Concussions More Likely in Female Athletes
We’ve all been–or at least know–some amazing female athletes. We’ve all been inundated with increasing awareness about concussions related to sports like football, the associated lifetime risks to athletes from concussions, and the importance of preventing recurrent concussions in the men and boys we love.
Findings from a new study indicate that women are at high risk to suffer from concussions during athletic careers. Despite the media focus on concussions in male athletes and football, these findings indicate that females may actually be at higher risk than males. Concussions are head injuries that occur frequently in contact sports when athletes collide with each other or the ground.
The preliminary study followed over a thousand athletes over the course of four years, 400 of which were women. The athletes all played sports thought to increase risk for concussions. Male athletes participated in football, wrestling, basketball and soccer. Female athletes participated in field hockey, soccer, basketball, softball and lacrosse.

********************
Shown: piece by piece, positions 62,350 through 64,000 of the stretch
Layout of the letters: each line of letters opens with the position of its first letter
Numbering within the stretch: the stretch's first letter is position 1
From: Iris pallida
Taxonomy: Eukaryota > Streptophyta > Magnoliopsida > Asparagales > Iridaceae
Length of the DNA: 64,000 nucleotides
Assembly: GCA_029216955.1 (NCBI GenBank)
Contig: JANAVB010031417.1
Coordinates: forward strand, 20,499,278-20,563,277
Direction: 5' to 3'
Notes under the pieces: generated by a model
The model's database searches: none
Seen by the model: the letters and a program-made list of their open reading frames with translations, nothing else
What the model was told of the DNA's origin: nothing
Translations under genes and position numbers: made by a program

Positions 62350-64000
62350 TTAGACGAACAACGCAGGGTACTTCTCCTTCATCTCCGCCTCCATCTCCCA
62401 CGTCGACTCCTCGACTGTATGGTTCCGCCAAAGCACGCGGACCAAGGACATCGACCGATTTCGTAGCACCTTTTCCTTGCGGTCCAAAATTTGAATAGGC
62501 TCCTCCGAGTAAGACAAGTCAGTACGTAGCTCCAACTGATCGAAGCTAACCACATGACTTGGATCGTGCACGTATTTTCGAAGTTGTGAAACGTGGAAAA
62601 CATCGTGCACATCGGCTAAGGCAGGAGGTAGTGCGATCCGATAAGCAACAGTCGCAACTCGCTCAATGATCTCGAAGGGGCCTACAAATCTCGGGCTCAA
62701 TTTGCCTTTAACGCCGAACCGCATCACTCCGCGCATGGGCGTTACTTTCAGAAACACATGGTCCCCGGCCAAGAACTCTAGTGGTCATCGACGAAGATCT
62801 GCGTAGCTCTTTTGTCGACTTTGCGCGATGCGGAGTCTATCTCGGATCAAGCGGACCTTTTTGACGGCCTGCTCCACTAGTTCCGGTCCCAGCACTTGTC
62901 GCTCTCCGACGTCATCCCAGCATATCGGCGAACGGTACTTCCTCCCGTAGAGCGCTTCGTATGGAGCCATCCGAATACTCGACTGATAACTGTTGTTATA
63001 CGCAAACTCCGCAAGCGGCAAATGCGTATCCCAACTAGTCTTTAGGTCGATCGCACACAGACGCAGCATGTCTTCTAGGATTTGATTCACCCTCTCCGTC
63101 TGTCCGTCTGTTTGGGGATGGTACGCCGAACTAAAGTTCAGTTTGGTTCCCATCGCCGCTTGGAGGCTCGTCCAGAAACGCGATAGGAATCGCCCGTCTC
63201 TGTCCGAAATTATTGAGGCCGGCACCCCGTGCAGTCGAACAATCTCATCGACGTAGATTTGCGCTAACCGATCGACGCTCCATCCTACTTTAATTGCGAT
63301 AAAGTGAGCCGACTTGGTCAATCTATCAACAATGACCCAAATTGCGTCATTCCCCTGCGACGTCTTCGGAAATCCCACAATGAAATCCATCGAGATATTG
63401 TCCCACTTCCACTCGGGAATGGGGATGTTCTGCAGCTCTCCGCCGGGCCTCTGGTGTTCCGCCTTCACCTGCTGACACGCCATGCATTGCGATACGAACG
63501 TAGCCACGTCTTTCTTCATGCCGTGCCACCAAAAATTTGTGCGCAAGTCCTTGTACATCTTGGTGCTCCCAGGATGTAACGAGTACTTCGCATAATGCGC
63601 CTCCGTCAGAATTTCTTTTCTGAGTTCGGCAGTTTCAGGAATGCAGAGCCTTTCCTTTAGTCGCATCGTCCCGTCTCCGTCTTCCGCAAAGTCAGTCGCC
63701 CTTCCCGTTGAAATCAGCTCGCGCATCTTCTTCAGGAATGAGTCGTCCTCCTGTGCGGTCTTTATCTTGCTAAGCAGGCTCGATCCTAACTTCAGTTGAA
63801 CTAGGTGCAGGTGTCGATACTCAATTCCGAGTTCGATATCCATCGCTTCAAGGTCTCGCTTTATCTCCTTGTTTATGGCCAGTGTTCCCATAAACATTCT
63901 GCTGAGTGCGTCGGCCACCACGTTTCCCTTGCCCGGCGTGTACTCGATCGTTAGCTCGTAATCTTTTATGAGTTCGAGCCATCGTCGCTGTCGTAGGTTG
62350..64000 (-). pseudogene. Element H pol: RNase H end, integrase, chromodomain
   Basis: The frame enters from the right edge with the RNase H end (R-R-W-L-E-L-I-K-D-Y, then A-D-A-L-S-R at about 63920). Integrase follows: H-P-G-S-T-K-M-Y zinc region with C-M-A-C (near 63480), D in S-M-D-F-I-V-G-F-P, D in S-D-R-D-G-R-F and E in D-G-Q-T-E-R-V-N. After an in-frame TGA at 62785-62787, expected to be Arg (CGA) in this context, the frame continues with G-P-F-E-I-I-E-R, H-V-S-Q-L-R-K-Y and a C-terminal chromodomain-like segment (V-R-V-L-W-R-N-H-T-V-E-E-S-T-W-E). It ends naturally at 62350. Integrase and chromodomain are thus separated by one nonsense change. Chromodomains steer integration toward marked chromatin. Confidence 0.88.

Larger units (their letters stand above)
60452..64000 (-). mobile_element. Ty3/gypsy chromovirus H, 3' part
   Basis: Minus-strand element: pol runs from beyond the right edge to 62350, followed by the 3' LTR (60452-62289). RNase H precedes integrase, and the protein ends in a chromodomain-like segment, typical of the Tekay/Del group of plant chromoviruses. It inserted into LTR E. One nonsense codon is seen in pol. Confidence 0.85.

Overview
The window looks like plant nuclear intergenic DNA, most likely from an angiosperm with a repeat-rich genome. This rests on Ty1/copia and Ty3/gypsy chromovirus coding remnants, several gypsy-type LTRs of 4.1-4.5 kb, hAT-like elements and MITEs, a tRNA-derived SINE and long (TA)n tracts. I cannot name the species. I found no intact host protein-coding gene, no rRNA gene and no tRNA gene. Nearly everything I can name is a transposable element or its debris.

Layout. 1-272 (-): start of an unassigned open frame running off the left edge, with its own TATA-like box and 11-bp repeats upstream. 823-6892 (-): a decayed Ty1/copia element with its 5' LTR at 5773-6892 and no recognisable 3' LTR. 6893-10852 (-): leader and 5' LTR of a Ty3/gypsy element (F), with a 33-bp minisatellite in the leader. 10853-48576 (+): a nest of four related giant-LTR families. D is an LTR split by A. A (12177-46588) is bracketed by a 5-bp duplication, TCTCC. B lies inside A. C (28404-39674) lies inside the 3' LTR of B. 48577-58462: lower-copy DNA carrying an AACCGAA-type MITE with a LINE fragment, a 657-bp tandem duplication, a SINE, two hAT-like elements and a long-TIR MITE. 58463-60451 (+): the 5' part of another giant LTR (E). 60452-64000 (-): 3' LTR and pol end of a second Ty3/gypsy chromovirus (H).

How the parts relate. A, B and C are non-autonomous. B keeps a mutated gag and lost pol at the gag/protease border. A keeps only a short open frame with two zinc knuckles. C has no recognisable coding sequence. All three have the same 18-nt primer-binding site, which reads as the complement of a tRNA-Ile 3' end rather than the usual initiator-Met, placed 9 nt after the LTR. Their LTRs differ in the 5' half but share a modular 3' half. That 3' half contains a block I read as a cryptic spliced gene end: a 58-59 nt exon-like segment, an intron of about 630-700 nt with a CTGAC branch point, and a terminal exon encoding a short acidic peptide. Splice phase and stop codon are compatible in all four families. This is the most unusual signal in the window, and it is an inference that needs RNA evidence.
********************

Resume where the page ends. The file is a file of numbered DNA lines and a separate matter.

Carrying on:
Throughout the course of the study, 23 percent of the female athletes and 17 percent of the male athletes experienced at least one concussion, which equates to a nearly 50 percent increase in incidence in female athletes.
Concussion symptoms are similar among genders, but men are more likely to experience forgetfulness and women more likely to experience insomnia. Recovery time was shown to be comparable in men and women at an average of two weeks.
The incidence of concussions is more than twice as frequent as it was ten years ago, and is especially increasing in young people. It is not clear whether the increase is due to increased injury or awareness. Further studies could track time spent on the playing field to remove that as a confounding variable.
The cause of the gender gap is not yet clear, but possible reasons include body differences between genders. More research is needed to make definitive claims but it is clear that concussions are not just a football or male injury.
Make sure your loved ones, girls and boys, are on teams that are aware of the symptoms of a concussion and when to pull people out of a game/event for their own future well-being.
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